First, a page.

In the meantime, enjoy this poster/calendar displaying Costa Rican meat cuts (taken at my sister-in-law Toni's house):
(First Rule of Blogging: Always keep an image like this on hand to post in a hurry, just in case times get busy)
Costa Rica doesn't have the gameshow The Price is Right. That means that we also don't have the benefit of Bob Barker's daily message to control the pet population by getting our pets spayed or neutered.
In other words, we have another freaking cat.
And it's small. Like the others, this one just showed up at our place. It sucks to be an animal in Berlín, so we decided to take him/her/it in. Name pending, although I like "Steel Blue" or "Blue Steel," whichever one Zoolander called his "look."
Well, whatever. It's cute and friendly, at least.
Our full-time cat Cucho gave it his usual warm welcome that he gives to all newcomers: "Can You Feel The Love Tonight?"
Woo-Hoo! That last post about miel de ayote was my 400th post on this blog! To celebrate, tonight we're gonna have a flash party (like a flash mob, but less prone to violence and more in the vein of partying down)! I'll be live blogging the event (with a delay of a few days until I get connected to the internet again)! See you at the party, starting in T-minus 20 minutes! Woo-Hoo!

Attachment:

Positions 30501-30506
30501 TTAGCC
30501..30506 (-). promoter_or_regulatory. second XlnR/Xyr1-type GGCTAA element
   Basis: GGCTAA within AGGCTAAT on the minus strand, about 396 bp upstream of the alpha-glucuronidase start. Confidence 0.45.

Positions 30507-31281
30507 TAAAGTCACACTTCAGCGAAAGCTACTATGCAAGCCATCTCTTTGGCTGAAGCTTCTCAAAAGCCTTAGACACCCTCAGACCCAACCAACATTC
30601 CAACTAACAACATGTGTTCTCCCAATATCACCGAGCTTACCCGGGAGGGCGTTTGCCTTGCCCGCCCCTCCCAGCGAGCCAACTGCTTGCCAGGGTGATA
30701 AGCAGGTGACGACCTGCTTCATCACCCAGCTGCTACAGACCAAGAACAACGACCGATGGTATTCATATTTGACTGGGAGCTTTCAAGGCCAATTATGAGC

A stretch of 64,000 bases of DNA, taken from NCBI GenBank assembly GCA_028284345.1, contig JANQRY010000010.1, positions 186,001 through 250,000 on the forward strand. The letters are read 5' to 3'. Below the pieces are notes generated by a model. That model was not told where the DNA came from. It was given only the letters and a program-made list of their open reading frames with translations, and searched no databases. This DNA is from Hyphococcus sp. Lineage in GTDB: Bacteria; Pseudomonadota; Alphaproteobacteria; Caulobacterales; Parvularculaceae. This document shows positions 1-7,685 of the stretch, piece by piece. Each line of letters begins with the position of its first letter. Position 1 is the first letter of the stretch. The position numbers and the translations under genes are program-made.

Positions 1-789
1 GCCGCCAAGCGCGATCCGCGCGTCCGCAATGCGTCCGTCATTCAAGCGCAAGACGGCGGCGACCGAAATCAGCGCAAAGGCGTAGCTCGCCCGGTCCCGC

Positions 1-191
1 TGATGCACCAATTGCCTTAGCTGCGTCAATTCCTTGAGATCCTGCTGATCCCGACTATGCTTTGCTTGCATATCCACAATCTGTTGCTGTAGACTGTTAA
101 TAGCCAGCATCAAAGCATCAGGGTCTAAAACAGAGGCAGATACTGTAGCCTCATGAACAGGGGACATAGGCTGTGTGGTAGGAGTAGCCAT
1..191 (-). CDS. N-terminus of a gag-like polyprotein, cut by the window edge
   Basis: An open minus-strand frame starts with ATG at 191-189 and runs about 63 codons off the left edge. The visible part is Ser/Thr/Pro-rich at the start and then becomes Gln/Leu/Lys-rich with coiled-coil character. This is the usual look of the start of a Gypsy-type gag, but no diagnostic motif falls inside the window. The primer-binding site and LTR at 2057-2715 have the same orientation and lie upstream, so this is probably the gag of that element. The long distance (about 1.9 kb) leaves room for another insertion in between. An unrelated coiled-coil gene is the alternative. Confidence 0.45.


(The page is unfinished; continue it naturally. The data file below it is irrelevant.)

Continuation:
Hello again! We're back in the kitchen with another tasty recipe that's sure to get your mouth watering. Today we'll be observing my sister-in-law (and neighbor) Antonieta at work in her kitchen. If you remember my last post about chorreadas de elote, my intention was to get some more traditional recipes on here, but at the same time, to find ones that could be prepared outside of Costa Rica. I thought today's miel de ayote would be a good option, since ayote is related to squash and pumpkins. However, when I saw the procedure, I began to doubt that many of my readers would be trying this at home. In any case, I'll still give you the run-down, so you can do a bit of armchair (or deskchair) cooking: